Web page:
The DNA Double Helix and above all the Genetic Code

Starting in 1953 the paradigm shifts from function-to-structure to structure-to-function. People had been observing inheritance and found that there must be a defining principle in the structure of a gene. Now the hope was turned to what might appear when the structure of DNA was elucidated at the molecular level.

James Watson (born 1928), Francis Crick (1916-2004) and Maurice Wilkins (1916-2004) received the 1962 Nobel Prize in Physiology and Medicine for "their discoveries concerning the molecular structure of nucleic acids and its significance for information transfer in living material". Rosalind Franklin should also be mentioned. The structure of DNA had been solved with the help of X-ray crystallography. It consisted of a double helix of two intertwined strands complementary to each other, a positive and a negative.

It was earlier known, 1950, that the four nucleotides in DNA was not present in stable proportions, they varied, but that adenine seemed to be present in the same amount as thymine and guanine in the same amount as cytosine by the work of Erwin Chargaff (1905-2002). These pairs form through space bonds in the double helix. It could be concluded now that DNA carries a specific sequence of base pairs. Information must reside in this sequence thus explaining the heredity principle of a gene, a sequence of base-pairs in a double helix.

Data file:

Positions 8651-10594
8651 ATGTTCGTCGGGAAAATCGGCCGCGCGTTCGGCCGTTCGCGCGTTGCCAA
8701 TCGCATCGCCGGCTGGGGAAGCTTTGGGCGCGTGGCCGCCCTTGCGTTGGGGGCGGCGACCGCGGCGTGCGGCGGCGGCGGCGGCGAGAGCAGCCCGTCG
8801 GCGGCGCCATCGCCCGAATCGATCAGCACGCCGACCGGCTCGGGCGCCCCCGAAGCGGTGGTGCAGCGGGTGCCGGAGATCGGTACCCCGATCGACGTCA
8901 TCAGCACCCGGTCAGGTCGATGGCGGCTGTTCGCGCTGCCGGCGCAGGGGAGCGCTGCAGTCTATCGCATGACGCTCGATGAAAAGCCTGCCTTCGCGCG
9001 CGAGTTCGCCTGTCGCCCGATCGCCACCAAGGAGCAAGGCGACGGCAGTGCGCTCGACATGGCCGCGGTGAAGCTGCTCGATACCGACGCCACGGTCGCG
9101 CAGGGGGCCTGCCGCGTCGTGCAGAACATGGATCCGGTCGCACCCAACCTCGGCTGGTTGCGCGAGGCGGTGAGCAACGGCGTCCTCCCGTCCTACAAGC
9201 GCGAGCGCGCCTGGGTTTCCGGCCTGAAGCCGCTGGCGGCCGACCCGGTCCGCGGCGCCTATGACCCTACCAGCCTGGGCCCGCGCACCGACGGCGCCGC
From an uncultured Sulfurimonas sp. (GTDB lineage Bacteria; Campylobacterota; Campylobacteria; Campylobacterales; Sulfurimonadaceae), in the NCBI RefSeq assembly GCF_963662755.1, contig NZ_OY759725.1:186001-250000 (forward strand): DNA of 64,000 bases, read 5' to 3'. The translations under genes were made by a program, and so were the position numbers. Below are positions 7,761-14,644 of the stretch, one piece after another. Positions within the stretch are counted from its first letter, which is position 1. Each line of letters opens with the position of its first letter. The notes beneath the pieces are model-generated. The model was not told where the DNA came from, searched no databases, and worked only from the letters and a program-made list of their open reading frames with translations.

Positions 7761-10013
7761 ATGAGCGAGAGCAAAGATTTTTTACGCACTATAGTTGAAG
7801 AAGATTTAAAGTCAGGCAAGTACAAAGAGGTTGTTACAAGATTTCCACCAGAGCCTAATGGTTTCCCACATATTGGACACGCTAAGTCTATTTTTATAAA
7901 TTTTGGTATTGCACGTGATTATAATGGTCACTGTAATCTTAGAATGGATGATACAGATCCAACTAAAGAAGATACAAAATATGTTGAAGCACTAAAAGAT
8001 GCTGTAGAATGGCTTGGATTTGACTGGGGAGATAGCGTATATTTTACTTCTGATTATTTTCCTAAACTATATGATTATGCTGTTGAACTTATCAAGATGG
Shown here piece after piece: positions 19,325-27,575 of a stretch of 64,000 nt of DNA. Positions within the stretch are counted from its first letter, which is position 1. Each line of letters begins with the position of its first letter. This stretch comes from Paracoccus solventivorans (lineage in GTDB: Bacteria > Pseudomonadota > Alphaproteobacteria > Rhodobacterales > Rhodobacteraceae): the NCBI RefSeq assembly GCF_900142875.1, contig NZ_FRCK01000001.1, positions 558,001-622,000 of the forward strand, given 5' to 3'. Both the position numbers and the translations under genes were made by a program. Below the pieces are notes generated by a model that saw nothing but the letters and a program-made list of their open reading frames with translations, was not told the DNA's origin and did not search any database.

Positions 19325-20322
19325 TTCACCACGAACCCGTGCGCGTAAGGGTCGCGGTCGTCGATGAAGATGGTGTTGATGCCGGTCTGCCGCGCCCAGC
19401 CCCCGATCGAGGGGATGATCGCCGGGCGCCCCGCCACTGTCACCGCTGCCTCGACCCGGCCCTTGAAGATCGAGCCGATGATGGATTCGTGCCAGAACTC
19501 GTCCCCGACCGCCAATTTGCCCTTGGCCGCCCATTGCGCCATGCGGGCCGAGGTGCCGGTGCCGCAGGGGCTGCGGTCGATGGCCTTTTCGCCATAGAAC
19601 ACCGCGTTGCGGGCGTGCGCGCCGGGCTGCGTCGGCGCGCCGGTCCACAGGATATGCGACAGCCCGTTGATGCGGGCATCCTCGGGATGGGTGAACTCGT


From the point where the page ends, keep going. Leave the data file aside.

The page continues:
It now became clear that during a cell division the two strands split and served as a precursor for the next double helix to form. In 1941 it was demonstrated that genes code for proteins. It now remained to explain how the information of the protein was encoded in the DNA.

It could be concluded that the "codon", ie, the smallest unit in the code, should be a triplet since one needs at least three bases to form all used 20 amino acids from four bases (4^3). The first elucidation of a codon was performed by Marshall Nirenberg and Heinrich J. Matthaei in 1961 at the NIH in Bethesda. It was possible to use a cell free extract to produce phenylalanine from a poly-uracil strand of RNA, since DNA forms via RNA. The codon for phenylalanine was then UUU. Similar techniques were used to elucidate all 64 codons.

Needless to say, these results yielded a revolution of scientific activity called molecular biology and resulted in the actual sequencing of the complete human DNA in 2001.

Data from Wikipedia

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